Half Asleep

I dreamt of a world where eating was a crime

There was only one hour in each day when food was allowed.

So if the inspectors came by

and smelled your stove fire on after hours

or saw you with a dusting of chocolate cookie crumbs on your upper lip at the shopping mall

or caught you crunching on a bag of salt-and-vinegar chips down by the school gate,

They would smile sinisterly, take out their shiny handcuffs, and start reading you those Miranda Rights.

 

Then the worst part happened.

You were denied trial by jury,

since your only peers were other law breakers

The sentence was life

in a giant cage, all by yourself,

on public display.

 

People came to watch you.

They put on stoic faces at your grim conditions;

and they walked away laughing and thanking their gods that they didn’t face the same fate.

A number on your prison door told viewers just how

egregious

your crime had been.

Men came and whistled, awestruck, at the digits

Women laughed nervously and couldn’t look for too long.

 

You didn’t have clothes to wear

Except donations from the charitable few –

sacks with holes cut in them –

or hand-me-downs from those who’d perished in their giant cells.

Shapeless clothes with popped stitches and stretched waistbands

And everyone always wore black.

 

Mothers brought their children to see you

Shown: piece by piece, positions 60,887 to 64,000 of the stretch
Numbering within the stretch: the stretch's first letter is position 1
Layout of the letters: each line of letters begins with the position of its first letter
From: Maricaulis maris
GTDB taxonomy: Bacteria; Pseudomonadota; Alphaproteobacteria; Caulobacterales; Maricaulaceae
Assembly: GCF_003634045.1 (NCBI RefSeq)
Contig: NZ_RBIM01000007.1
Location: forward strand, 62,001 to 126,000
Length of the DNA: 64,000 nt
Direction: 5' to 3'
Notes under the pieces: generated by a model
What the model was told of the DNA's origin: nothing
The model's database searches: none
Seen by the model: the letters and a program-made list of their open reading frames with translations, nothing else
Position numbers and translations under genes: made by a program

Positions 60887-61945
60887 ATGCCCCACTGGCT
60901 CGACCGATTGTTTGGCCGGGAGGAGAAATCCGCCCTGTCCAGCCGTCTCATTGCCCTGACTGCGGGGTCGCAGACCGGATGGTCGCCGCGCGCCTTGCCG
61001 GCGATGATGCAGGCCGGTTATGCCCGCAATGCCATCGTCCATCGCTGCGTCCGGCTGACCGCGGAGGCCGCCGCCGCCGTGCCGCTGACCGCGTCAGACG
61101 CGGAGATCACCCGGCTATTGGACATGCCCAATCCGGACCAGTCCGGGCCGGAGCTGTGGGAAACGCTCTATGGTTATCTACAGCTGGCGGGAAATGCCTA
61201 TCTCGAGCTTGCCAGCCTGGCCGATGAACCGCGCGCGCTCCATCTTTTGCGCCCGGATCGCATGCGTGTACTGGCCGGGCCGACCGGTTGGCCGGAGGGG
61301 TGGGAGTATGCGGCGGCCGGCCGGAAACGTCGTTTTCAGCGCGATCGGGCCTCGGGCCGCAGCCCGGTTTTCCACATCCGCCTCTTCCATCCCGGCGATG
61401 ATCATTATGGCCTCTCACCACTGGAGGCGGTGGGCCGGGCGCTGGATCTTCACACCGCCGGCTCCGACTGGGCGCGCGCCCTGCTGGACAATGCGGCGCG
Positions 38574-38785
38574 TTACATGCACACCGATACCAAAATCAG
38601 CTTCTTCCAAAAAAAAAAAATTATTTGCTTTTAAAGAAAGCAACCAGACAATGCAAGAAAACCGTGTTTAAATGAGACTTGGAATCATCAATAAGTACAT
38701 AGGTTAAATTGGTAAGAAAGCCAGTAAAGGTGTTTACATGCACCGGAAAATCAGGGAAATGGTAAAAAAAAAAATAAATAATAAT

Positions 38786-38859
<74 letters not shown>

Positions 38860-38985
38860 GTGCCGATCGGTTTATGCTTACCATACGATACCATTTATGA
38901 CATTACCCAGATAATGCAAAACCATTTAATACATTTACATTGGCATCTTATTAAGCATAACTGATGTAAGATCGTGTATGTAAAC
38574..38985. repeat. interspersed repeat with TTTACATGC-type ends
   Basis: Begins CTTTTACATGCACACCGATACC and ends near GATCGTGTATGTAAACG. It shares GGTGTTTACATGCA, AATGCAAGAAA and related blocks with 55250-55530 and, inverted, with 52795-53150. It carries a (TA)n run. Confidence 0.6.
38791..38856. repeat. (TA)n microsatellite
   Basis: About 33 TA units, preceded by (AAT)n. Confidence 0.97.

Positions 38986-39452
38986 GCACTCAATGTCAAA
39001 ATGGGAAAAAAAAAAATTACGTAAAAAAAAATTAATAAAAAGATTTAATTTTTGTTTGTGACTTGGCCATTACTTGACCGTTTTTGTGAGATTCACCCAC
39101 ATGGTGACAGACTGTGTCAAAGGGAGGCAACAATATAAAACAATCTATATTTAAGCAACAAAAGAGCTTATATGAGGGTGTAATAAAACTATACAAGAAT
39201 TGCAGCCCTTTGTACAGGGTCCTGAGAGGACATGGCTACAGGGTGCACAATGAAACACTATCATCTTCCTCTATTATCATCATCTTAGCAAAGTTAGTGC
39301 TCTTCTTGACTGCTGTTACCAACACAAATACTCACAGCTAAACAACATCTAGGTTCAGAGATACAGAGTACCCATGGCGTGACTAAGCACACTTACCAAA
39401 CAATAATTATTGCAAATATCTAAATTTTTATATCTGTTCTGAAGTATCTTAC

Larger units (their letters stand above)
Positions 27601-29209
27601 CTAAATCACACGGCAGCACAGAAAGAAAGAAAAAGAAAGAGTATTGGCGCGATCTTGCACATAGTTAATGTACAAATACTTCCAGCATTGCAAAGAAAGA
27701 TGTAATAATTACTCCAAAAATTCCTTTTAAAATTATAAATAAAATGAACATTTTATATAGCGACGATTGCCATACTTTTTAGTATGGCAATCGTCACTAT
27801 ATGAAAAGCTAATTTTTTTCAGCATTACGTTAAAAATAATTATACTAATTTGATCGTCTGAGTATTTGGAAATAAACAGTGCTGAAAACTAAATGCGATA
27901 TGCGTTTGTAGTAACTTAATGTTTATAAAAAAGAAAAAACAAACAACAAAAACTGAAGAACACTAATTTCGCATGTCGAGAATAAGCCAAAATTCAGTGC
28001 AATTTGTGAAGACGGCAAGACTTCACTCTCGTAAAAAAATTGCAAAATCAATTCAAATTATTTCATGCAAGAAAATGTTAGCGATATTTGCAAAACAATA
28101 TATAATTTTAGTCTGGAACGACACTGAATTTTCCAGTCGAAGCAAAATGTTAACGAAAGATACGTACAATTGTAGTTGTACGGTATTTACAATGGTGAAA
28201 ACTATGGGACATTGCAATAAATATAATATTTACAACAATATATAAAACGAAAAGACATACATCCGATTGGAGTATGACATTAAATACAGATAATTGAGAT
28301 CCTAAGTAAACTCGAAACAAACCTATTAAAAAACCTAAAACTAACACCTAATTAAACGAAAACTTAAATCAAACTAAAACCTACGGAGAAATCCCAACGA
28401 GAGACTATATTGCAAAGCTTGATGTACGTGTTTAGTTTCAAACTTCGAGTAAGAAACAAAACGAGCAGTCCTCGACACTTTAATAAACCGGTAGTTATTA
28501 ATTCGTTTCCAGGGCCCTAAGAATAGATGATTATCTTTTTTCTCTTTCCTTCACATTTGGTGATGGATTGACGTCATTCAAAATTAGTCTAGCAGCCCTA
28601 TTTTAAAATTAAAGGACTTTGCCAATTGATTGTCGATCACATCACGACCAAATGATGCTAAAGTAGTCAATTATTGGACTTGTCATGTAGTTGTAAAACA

and whispered loudly,

“That’s what happens when you break the law!”

Pointing out the number, and the girth of the cage, and the sag of the fabric on your body.

“But Mommy,” the kids would say, their eyes wide with confusion,

They don’t look like bad people!”

Then the mothers’ eyes would harden; they would grab their children tighter, scowling,

“They are.”

 

The lie among the prisoners was that you got used to it.

Eventually, the cage seemed homey

the clothes seemed comfy

the loneliness seemed okay.

Sometimes, it was true. Late at night,

or early in the morning.

It seemed alright, to be stuck in a cell. You were still

you, after all.

 

But come midday, when the beating sun

drew visitors and passerby, pretending

poorly

not to stare;

and all they could see was the giant cage

the telltale numbers

the squalid patches on your stitched-up ponchos

It didn’t seem alright then.

That’s when you regretted

the second serving

the quiet pop of a bag of chips opening

the touching of your tongue to a tempting chunk of chocolate.

And you felt every bit the criminal

they made you out to be.

 

I dreamt of a world where eating was a crime

And I woke up to one

that wasn’t really any different.

 

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